The mRNA-binding protein She2p couples two myosin motors together in order to transport mRNAs through yeast cells, Krementsova et al. report.
Myo4p is a class V myosin that carries mRNAs along actin cables into the buds of S. cerevisiae. Myo4p links to its cargo by pairing up with the adaptor protein She3p, which, in turn, binds the mRNA-binding protein She2p. In vitro, however, Myo4p and She3p fail to move continuously along actin tracks because, unlike many other class V myosins, the motor doesn't homodimerize and therefore only has one ATPase head domain, which can't take processive steps along the filament on its own.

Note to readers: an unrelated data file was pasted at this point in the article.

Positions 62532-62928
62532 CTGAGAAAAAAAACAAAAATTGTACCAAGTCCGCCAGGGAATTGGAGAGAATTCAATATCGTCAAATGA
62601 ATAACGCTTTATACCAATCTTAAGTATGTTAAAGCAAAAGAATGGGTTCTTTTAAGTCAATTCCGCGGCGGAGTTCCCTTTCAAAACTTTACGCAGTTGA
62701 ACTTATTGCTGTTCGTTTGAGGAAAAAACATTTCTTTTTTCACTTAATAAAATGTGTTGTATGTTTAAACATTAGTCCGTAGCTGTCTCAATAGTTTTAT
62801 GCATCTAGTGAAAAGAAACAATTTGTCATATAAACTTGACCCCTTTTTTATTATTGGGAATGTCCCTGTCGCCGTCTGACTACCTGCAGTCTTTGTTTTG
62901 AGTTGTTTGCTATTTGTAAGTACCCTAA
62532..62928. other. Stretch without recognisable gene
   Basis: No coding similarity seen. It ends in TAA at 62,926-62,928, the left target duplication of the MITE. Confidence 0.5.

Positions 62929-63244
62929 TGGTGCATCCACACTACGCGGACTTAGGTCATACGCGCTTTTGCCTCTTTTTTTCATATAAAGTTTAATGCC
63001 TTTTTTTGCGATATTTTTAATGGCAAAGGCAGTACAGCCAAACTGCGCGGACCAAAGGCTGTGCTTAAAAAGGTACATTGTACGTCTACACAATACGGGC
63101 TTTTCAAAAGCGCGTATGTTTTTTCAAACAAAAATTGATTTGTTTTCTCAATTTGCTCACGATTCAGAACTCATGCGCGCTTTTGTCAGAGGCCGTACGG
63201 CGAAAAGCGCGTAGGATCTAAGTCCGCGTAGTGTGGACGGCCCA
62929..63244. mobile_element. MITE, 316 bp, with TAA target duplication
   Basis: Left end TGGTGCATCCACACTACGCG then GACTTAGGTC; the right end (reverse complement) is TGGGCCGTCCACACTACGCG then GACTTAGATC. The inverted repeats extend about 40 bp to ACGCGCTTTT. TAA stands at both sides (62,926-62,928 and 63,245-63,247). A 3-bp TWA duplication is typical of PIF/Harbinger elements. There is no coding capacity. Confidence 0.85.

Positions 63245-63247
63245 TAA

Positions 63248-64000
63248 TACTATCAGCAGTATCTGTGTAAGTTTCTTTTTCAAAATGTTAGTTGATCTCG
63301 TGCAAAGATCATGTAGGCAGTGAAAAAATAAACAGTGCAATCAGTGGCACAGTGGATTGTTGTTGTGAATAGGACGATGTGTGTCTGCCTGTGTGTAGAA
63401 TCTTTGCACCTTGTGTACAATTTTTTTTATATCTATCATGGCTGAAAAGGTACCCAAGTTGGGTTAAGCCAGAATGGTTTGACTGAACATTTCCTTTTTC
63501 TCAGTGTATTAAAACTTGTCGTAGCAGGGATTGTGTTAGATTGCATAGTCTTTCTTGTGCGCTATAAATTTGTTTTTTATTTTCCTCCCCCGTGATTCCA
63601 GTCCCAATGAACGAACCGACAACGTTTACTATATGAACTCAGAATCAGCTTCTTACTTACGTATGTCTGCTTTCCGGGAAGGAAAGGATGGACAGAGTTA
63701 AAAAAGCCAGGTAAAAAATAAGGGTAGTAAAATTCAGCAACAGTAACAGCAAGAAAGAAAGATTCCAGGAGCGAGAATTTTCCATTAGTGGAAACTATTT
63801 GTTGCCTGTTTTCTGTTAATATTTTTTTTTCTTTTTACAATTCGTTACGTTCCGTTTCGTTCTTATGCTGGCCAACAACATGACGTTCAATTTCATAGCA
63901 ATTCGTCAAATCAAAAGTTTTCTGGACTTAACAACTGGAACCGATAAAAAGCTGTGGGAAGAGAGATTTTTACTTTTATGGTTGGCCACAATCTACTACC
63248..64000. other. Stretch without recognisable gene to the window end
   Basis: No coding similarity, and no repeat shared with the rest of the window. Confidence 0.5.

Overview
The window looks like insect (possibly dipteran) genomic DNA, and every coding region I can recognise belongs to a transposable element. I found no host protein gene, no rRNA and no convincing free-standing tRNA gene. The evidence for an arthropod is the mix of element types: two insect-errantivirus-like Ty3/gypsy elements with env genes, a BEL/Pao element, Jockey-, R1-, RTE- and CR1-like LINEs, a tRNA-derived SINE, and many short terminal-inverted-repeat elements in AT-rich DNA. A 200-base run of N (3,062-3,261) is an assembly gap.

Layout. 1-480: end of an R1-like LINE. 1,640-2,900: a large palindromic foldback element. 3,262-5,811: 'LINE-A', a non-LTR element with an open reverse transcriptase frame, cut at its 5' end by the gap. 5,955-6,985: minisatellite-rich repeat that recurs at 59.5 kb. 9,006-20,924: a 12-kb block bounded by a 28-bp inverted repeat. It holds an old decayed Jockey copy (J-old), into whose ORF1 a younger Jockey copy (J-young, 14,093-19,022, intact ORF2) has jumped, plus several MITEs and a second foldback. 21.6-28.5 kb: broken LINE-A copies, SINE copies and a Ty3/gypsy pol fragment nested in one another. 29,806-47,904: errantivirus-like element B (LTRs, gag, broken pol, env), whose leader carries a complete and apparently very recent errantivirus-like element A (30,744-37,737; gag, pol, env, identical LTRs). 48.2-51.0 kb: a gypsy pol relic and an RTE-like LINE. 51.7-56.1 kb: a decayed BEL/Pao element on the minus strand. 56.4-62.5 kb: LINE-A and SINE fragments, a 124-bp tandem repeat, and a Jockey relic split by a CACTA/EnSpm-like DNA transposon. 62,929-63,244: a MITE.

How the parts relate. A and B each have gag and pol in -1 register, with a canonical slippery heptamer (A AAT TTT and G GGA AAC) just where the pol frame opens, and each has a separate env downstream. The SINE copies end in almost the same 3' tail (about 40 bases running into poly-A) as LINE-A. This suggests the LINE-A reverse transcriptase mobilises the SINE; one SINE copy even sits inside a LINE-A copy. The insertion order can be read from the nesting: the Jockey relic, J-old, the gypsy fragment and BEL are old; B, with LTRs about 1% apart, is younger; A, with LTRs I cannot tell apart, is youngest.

Krementsova et al. found that Myo4p–She3p complexes gained the ability to move processively along in vitro actin filaments in the presence of She2p. The mRNA-binding protein formed tetramers in solution, each of which recruited two Myo4p–She3p dimers. The resulting complex walked along actin cables like vertebrate myosin Vs, taking similarly sized steps even though the two Myo4 motors are linked via a series of adaptor proteins instead of through a direct interaction.
Senior author Kathleen Trybus thinks that She2p's ability to couple Myo4p motors is an elegant way of regulating mRNA transport, because the myosin will only move along actin cables when linked to its cargo. Trybus now wants to investigate whether mRNAs themselves alter the activity of the Myo4p–She3p–She2p complex.